Few things feel as right as seeing Joe Ingles’ name in the records books for the Utah Jazz.
This season for Joe is much more than breaking records, he’s hitting personal bests!
Since Joe’s minutes per game have fluctuated depending on his role as a starter or as reserve, we’ll look at some of his numbers adjusted to playing 36 min per game.
Per 36 minutes, Joe is averaging 16.4 points per game, 2.5 points more than any other season, NBA or international. He only scored more per 36 min during his first Olympic games in 2008 where he averaged 9.4 minutes per game.
His turnover rate (TOV%) is also the lowest of his career at 15.4, despite his assist rate (AST%) being the 3rd highest of his career.
BBall Index is a site that does tremendous things with the NBA’s tracking data, specifically in turning such data into player grades in various talent areas. Check out the below graphic comparing rookie Joe Ingles to 7th year veteran Joe Ingles:
As you might expect, 7th year veteran Ingles is MUCH improved. But you probably didn’t expect him to be better in every category but one. Rookie Joe’s edge in “Roll Gravity” is simply due to him sometimes operating as a screener/diver whereas today he operates more exclusively in the pick-and-roll as the ball handler.
The evolution a 27 year old NBA rookie underwent to transform himself from an undrafted, international star to one of the best role players on the NBA’s best record team is a testament to the Jazz and to Joe.
Sixth Man of the Year?
Most have written off Jordan Clarkson as the NBA’s 2021 6MOY lock. In fact, Sports Betting Dime has Clarkson at a -1000 to lead the way, with Eric Gordon in 2nd place at +1600. Clarkson is literally more likely to take home the hardware than the field! That’s wild.
While the oddsmakers have all but inscribed his name on the award, we needn’t look much further than Joe Ingles for some real competition (Joe’s odds are at +10000).
Jazz fan McCade Pearson (@McCadeP8 on Twitter) has long been championing the “Ingles for 6MOY” bandwagon:
6MOY - Joseph Howarth Ingles.— McCade Pearson (@McCadeP8) March 20, 2021
So, how do they compare? Let’s Look at their raw, per 36 min stat lines:
Joe Ingles: 16.4 pts, 4.7 rbs, 5.8 ast, 2.0 tov, 71.3% eFG
Jordan Clarkson: 24.5 pts, 5.4 rbs, 3.1 ast, 2.5 tov, 54.1% eFG
Off the bat, it’s easy to see why Clarkson is the favorite—he scores in volume and efficiency. For the NBA, scoring is king. To Jordan’s credit, he is having a career high in rebounds, 3PA’s, and FT%. Joe, on the other end, has Clarkson in assists and overall efficiency.
But raw, per 36 min stat lines are soooo last decade. With as many tools available to us for understanding a player’s real value, why limit our analysis to basic numbers even if the oddsmakers and award panelists do?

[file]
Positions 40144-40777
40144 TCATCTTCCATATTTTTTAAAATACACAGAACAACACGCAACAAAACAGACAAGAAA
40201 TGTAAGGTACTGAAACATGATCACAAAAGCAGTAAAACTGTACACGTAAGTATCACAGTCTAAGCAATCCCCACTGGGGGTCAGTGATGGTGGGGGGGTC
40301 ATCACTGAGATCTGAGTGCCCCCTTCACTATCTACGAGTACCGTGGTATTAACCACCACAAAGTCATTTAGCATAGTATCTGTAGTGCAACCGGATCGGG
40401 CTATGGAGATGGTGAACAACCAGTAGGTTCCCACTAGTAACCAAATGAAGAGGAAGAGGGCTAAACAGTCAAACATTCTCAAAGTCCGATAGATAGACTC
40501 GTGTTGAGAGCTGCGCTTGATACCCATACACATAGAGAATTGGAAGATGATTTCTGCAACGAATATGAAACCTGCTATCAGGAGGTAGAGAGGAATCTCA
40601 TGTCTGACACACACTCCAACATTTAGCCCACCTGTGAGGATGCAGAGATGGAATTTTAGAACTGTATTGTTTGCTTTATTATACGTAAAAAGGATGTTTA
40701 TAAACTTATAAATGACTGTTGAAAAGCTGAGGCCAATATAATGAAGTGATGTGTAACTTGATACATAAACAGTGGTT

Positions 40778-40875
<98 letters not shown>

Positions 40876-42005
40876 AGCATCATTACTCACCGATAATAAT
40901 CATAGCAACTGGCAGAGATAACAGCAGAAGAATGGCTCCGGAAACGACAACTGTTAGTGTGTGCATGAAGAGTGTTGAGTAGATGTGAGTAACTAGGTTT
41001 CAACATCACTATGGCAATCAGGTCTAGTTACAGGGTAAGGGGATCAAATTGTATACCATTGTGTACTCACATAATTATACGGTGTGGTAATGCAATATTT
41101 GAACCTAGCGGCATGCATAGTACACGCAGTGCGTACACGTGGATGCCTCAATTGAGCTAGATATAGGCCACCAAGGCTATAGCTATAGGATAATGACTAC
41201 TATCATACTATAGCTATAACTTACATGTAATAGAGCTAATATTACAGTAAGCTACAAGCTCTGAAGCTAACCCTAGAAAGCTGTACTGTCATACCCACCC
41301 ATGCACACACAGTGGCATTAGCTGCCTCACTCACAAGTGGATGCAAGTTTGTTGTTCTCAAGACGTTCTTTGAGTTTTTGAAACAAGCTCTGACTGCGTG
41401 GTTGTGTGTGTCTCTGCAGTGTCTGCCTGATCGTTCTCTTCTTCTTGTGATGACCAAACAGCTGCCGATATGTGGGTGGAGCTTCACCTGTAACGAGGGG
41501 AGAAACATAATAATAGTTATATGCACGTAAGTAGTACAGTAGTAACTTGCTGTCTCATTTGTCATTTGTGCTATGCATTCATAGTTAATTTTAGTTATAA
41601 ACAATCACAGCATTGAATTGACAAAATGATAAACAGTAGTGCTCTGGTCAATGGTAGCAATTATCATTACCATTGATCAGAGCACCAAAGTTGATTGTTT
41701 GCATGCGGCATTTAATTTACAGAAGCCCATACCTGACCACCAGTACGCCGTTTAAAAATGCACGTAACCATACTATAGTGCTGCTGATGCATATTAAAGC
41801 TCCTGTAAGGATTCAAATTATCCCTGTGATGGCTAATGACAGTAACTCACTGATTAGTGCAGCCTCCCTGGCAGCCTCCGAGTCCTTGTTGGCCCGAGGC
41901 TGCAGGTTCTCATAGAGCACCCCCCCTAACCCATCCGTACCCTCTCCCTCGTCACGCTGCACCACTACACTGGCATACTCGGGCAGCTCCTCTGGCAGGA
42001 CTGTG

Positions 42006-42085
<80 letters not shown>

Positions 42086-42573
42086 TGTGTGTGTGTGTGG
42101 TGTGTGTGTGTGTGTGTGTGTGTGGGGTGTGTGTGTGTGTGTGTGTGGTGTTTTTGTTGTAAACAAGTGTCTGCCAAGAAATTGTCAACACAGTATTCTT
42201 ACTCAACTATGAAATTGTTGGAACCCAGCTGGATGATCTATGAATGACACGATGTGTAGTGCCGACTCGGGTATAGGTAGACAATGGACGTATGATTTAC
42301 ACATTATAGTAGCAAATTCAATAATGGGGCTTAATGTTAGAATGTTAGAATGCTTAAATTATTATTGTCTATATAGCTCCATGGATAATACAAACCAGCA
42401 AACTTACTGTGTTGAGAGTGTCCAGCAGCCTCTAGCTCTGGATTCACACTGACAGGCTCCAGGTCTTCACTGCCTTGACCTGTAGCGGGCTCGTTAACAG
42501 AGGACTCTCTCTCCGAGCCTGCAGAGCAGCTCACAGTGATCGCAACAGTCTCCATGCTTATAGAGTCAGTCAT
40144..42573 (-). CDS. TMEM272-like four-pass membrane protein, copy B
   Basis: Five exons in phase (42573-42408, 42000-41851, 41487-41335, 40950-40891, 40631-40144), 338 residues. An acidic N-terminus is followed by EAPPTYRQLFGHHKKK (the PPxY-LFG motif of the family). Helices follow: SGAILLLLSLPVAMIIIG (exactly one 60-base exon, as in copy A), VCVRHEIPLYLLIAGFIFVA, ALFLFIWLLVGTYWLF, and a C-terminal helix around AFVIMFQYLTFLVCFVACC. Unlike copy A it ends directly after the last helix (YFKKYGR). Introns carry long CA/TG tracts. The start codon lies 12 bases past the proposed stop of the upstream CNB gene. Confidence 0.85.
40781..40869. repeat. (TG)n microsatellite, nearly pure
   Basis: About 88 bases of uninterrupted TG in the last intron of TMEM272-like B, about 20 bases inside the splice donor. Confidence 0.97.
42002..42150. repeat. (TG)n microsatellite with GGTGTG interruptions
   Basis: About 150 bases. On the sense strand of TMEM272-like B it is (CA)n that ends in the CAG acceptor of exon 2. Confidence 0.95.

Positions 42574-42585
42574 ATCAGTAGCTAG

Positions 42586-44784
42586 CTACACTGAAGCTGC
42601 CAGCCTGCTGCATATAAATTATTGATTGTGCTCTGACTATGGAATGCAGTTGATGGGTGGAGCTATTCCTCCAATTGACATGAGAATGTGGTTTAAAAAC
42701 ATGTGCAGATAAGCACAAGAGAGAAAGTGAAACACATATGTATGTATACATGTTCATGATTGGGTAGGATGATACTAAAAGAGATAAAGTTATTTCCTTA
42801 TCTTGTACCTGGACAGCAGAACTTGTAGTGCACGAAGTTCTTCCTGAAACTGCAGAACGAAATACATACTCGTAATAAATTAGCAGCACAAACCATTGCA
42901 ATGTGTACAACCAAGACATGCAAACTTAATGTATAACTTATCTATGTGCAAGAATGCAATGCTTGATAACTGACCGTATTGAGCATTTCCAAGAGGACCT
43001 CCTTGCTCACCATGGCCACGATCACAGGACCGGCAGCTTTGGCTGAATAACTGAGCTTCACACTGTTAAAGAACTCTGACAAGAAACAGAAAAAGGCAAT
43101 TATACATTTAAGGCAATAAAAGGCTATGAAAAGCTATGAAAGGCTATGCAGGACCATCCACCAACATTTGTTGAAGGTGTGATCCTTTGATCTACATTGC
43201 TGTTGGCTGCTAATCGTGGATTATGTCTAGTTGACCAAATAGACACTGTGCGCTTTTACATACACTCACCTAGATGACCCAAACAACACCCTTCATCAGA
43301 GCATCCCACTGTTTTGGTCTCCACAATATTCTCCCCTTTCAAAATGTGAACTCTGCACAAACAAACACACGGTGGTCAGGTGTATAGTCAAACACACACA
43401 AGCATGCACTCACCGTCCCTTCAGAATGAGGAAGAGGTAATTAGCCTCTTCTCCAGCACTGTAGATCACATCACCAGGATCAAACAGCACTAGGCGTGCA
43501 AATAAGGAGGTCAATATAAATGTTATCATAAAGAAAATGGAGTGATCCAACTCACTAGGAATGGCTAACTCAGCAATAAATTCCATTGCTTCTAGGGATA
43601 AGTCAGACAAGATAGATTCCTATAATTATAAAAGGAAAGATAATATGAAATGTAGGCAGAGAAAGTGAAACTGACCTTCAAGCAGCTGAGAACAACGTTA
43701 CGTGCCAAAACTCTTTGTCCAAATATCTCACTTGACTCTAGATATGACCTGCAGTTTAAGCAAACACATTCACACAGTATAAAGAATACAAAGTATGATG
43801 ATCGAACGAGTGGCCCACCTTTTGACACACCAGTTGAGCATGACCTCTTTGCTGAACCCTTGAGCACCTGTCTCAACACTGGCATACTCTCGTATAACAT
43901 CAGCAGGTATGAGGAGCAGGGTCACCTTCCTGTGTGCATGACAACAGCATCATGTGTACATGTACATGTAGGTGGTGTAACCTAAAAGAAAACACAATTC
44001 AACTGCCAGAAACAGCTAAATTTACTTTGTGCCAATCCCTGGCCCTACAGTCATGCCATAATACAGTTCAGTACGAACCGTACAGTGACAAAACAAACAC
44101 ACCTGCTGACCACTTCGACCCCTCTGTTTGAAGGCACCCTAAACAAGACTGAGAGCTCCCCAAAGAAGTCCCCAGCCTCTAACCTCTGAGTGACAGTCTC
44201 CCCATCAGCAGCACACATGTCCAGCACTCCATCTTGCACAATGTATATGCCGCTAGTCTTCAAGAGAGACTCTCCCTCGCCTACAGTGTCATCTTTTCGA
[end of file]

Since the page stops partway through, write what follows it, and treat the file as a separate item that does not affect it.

Let’s turn again to BBall Index and compare 2020-21 Ingles and Clarkson:
While Clarkson has the edge in a lot of the sexy categories like “One on One” and “Post Play”, Ingles has the edge in a lot of the things the Jazz want to do 90% of the time, like “Perimeter Shooting” and “Playmaking”.
We all know Clarkson will get the hardware, but Ingles has a much more well-rounded, positive impact driven case for the award than Jordan. Ultimately, it’ll end in the hands of a Jazzman, as it should.
Prior to the 2019-20 season kicking off, the Utah Jazz extended Joe Ingles a 1 yr/$14M contract. At that point, Joe was coming off arguably his best season. At first glance, it seemed appropriate.
The Jazz FO deemed Joe as an integral part to the Jazz culture and community. They also believed him to be a perfect complementary piece to the overhauled roster in the offseason (bringing in Conley and Bogdanovic). All those perspectives were absolutely true.
However, the extension came two years prior to Joe’s free agency, and was an extension for Joe’s age 34 season. From a risk-reward standpoint, the Jazz were flirting pretty heavily with the risk end of the spectrum.
As we near the close to the 2020-21 season (next year the extension kicks in), hindsight clears things up for us.
A sizeable dip in production last season followed by his best career campaign certainly validates the concerns some had over the risky nature of the extension.
Would Joe have left? Would he have gotten $14M+ or anything close to it? The likely answer is no. But it’s not guaranteed and there may very well have been indications of many suitors looking to line up at his door in the 2021 offseason.
As risky as the move was at the time, as difficult as our books will certainly be going forward, if this season has told us anything, it’s that Joe Ingles should be a Jazzman for life.
Utah needn’t fret about Joe’s free agency this summer coming off a career year thanks to locking him up in 2019. After all, both Utah and Ingles were there for each other when they needed the other most.
Come to think of it, I guess that’s how some feel about wine.